Microcontact printing for controlling T cell activation and mechanics

We introduced the use of “shaped cells” since the spreading state of cells, on any adhesive molecule, is strongly inhomogeneous, hence giving rise to strong dispersion of the mechanical parameters of the population. The cells are adhered on micro-stamped adhesive / repulsive patterns that will impose a cell shape. The stamps are made of PDMS following classical photolithography methods.

Patterned T cells as imaged in confocal (left) and mechanically tested using AFM colloidal force probe (right). The image is the superposition of fluorescence (for the patterns, 15µm in diameter) and transmission microscopies.

Since the T cells are small (~ 10 µm), and are extremely activable, the patterns have been designed in our lab (by O. Théodoly) and required specific passivation strategies to achieve patterned T cells and model APCs with very little basal activation of T cells and a good reactivation pattern. The cells were characterized mechanically using AFM indentation [article in preparation]. We imaged, using RICM, fluorescence and confocal the adhesion and structures of the patterned cells (membrane, cytoskeleton, nucleus) to quantify the standardization of selected cell structural parameters. We also developped patterns that are asymetrical to evaluate the influence cell shape and symetry, together with cell mechanics, on activation since and activated and migrating T cell presents a strong asymetry which may determine its activity as an effector when meeting its target.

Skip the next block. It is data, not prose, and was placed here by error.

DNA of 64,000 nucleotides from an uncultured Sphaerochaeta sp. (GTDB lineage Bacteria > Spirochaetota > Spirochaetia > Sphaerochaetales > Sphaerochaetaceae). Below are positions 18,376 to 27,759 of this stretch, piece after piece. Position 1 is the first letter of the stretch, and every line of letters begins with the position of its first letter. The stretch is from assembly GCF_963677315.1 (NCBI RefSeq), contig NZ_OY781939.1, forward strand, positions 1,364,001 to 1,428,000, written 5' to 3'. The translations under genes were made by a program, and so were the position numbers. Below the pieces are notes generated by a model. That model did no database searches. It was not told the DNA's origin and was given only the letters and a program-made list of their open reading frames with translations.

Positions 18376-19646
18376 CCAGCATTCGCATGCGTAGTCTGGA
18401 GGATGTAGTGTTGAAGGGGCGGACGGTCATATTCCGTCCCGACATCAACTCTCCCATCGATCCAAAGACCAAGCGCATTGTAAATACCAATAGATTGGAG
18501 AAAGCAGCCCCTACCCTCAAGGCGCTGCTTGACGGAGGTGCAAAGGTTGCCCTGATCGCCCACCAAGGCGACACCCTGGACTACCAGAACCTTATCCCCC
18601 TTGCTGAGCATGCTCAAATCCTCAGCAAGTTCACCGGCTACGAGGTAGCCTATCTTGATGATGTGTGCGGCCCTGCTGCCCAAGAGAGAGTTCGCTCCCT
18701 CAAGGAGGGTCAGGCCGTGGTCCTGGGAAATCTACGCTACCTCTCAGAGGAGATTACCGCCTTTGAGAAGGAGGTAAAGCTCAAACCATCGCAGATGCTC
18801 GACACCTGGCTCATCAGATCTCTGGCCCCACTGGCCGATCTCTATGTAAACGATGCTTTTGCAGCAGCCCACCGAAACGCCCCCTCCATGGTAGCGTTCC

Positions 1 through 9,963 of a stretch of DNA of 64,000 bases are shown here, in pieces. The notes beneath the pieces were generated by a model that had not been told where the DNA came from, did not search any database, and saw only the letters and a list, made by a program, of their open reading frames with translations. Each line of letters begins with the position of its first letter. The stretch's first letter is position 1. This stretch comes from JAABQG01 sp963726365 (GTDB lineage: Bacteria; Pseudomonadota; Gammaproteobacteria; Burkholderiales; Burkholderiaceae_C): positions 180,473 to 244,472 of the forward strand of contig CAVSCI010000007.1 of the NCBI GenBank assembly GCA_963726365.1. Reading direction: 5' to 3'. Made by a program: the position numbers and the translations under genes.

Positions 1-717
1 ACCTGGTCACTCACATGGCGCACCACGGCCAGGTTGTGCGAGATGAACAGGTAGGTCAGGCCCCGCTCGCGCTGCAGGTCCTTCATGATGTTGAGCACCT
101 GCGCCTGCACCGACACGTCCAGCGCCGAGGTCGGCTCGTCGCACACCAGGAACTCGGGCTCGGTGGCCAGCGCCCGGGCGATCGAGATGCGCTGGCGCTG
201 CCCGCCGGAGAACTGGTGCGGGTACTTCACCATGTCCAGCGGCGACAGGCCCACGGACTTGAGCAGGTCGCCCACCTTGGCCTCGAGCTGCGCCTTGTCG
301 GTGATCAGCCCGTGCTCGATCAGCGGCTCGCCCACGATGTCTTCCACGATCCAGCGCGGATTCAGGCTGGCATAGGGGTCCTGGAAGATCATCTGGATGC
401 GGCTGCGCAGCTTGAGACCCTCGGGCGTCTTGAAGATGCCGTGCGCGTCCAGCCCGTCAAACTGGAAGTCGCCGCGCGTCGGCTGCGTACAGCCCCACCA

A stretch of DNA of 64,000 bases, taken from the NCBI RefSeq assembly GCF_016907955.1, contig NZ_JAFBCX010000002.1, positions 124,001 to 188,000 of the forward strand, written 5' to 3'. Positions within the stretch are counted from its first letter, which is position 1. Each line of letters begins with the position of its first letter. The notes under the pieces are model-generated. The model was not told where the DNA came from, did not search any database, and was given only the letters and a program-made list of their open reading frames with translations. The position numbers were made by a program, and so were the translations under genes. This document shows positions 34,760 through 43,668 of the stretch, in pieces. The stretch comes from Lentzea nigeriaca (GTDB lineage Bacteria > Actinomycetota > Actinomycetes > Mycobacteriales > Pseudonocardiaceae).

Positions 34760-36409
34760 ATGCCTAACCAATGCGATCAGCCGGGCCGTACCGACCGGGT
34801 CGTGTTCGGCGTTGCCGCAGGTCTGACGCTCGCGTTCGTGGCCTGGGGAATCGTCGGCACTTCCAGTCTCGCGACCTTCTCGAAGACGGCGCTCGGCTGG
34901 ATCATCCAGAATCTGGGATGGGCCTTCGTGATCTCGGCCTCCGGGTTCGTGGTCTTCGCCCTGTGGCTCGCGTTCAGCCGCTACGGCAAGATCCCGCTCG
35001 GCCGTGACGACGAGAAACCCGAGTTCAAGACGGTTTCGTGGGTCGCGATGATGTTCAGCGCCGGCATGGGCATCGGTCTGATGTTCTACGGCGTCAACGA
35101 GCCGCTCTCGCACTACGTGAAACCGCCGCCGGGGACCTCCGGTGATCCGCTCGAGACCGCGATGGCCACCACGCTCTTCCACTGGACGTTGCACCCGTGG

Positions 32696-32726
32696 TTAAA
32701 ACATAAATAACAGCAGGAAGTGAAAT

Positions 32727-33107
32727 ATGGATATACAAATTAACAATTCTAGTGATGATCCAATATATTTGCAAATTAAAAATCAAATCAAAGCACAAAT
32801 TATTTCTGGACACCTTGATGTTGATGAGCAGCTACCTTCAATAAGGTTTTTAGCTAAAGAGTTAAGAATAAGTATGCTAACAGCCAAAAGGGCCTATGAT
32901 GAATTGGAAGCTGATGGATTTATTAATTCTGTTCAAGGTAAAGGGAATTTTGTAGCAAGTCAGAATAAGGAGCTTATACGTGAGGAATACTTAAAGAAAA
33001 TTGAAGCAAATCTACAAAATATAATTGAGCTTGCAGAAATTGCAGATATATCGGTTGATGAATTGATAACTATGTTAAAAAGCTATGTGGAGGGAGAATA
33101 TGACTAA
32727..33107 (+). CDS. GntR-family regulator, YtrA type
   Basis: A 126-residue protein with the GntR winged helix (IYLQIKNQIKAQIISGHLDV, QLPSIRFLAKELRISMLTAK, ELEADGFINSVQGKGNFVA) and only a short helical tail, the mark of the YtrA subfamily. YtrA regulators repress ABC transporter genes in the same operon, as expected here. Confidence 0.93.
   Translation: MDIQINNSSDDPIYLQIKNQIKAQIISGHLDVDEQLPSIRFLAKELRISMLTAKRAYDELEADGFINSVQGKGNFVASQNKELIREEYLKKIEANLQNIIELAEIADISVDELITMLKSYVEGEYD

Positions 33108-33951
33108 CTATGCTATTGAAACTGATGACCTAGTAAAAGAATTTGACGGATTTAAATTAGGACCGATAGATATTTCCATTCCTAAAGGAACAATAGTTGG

This work was supported by a PhD grant from Labex INFORM.